SEOUL, Sept. 18 (Yonhap) -- The leaders of South Korea and Saudi Arabia agreed Wednesday to strengthen partnerships in the fight against terrorist acts, such as the recent drone attack on oil facilities in the Middle Eastern nation.
In phone talks, President Moon Jae-in and Crown Prince Mohammed bin Salman also emphasized the importance of a unified response to the problem by the international community.
"The attack on Saudi oil facilities represents a threat to security not only in South Korea but also in the whole world, and the international community needs to deal resolutely with the issue," Moon told the crown prince, according to Cheong Wa Dae.
The president reaffirmed Seoul's support for global efforts to root out terrorism and stressed that such an attack that jeopardizes international energy security shouldn't recur, it added.
The Saudi leader agreed that the international community should be united in handling the matter.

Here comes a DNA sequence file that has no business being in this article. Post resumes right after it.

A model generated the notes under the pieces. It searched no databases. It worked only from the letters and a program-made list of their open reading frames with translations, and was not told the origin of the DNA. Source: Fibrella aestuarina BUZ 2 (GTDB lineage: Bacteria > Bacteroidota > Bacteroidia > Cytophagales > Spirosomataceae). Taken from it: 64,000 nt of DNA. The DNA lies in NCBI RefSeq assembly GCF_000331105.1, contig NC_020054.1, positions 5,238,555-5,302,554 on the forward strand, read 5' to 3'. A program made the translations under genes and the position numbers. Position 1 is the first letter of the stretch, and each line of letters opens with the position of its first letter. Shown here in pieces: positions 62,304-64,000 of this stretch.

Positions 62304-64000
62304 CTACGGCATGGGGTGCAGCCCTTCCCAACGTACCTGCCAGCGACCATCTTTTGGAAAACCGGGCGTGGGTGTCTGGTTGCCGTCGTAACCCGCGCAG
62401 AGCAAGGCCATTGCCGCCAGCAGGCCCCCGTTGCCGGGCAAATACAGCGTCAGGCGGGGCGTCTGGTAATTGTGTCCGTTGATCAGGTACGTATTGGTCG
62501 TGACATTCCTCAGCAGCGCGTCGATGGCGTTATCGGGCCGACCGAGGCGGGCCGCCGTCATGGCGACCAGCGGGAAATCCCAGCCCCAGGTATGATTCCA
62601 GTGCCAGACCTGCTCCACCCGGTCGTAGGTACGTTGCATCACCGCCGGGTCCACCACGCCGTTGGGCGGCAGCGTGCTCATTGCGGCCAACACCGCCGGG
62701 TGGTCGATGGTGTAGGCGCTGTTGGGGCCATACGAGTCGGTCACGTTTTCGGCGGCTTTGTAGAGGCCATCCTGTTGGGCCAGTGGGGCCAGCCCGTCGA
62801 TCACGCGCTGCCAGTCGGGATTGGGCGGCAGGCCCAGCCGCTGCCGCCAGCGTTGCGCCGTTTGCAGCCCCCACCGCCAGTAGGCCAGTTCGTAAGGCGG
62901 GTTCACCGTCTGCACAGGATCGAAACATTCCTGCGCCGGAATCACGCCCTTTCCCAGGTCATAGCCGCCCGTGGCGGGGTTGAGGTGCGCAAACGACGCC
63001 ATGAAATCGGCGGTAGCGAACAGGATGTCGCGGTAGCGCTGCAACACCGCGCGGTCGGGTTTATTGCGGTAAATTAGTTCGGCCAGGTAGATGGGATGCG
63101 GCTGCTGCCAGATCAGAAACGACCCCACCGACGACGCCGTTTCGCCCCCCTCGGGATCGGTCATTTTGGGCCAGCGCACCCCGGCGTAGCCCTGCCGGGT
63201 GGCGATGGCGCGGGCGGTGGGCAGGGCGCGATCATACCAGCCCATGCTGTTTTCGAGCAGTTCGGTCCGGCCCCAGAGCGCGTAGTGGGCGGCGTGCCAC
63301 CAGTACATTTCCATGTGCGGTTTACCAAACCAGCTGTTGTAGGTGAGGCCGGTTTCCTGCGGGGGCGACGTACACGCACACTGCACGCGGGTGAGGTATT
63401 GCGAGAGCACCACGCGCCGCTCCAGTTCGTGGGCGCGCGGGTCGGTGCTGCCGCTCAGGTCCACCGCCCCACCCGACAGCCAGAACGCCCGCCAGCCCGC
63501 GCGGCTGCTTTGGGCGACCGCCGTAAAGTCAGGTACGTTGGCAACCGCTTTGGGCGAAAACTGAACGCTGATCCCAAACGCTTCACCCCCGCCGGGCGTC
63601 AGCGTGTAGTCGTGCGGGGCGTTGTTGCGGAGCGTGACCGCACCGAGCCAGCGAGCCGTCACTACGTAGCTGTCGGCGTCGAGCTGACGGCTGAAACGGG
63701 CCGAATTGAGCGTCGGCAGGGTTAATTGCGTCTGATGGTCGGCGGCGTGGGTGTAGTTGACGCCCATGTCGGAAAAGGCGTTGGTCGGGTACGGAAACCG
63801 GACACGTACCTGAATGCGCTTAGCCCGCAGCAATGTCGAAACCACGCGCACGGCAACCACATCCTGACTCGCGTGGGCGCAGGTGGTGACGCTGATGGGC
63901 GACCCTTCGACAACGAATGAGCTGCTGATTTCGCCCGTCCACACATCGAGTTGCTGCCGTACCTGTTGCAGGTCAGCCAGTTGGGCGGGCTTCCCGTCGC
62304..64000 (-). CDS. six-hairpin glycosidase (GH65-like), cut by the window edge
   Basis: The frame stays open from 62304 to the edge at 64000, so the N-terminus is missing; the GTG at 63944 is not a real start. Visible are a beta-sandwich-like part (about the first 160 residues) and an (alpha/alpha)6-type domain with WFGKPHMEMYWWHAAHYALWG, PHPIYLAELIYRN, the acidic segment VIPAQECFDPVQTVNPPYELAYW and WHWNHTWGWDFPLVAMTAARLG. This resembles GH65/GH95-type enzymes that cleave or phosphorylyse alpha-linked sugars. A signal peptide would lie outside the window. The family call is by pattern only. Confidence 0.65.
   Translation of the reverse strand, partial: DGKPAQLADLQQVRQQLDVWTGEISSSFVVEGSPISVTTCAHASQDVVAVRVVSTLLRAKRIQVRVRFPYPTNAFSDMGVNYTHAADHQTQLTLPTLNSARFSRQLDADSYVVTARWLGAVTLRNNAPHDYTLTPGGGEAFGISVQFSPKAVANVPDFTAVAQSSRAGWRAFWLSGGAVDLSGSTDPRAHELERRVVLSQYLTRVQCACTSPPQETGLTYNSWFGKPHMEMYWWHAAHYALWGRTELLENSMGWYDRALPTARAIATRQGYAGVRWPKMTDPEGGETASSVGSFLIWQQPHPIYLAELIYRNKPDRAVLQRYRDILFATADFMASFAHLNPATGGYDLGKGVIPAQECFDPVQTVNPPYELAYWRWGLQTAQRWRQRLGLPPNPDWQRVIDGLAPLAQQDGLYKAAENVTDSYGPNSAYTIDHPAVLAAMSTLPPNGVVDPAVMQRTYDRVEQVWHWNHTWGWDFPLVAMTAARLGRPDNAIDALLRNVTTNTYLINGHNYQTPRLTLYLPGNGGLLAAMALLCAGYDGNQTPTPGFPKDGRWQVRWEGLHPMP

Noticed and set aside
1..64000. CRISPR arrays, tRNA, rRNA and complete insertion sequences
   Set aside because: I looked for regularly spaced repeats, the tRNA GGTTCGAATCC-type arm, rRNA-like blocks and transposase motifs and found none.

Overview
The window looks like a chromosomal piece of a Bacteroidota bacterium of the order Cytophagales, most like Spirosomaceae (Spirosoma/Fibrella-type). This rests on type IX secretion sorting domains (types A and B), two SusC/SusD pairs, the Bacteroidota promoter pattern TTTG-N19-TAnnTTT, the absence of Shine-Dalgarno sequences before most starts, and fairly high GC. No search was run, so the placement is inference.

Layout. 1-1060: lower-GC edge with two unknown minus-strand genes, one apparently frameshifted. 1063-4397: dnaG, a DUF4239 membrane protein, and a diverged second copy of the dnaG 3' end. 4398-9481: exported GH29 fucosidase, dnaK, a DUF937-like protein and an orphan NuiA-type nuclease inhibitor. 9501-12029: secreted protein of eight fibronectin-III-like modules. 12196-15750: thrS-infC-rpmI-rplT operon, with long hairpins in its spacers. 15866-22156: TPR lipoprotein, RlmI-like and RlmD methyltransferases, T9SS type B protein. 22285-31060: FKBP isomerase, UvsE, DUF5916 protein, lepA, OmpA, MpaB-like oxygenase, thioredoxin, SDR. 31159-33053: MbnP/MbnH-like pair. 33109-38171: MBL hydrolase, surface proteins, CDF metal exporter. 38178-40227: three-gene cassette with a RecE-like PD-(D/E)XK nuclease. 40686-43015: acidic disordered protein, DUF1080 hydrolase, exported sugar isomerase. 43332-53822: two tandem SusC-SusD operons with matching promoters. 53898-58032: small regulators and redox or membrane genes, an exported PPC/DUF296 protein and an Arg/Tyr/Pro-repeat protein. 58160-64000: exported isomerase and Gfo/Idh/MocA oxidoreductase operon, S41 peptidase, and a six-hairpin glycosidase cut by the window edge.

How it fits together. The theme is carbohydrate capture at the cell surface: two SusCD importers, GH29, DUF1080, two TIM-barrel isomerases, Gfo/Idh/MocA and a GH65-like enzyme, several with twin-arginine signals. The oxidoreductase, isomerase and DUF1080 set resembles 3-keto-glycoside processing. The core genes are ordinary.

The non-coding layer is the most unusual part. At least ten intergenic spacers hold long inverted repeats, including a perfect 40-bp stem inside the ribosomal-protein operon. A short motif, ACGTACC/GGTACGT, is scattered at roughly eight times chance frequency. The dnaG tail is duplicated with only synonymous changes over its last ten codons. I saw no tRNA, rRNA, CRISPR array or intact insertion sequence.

He requested South Korea's help in a plan to beef up his nation's air defense system and the two sides agreed to continue consultations on it, Cheong Wa Dae said.
Moon also pointed out that Saudi Arabia is South Korea's top oil supplier. Last year, South Korea imported 323 million barrels of crude from Saudi Arabia, accounting for nearly 30 percent of its total oil imports, official data show.
The crown prince was quoted as telling Moon that while his country's crude oil production has halved due to the terror attack, it would be possible to recover the output "100 percent" within 10 days.
U.S. troop withdrawal from Syria raises concerns about Trump's alliance policy
Political parties face criticism in politicizing people's rallies over corruption scandal
N. Korea employs high-pressure tactics in nuke talks with U.S.
Breakdown of U.S.-N.K. nuclear talks shows difficulty of bridging gap
U.S., N. Korea need flexibility in next working-level talks: experts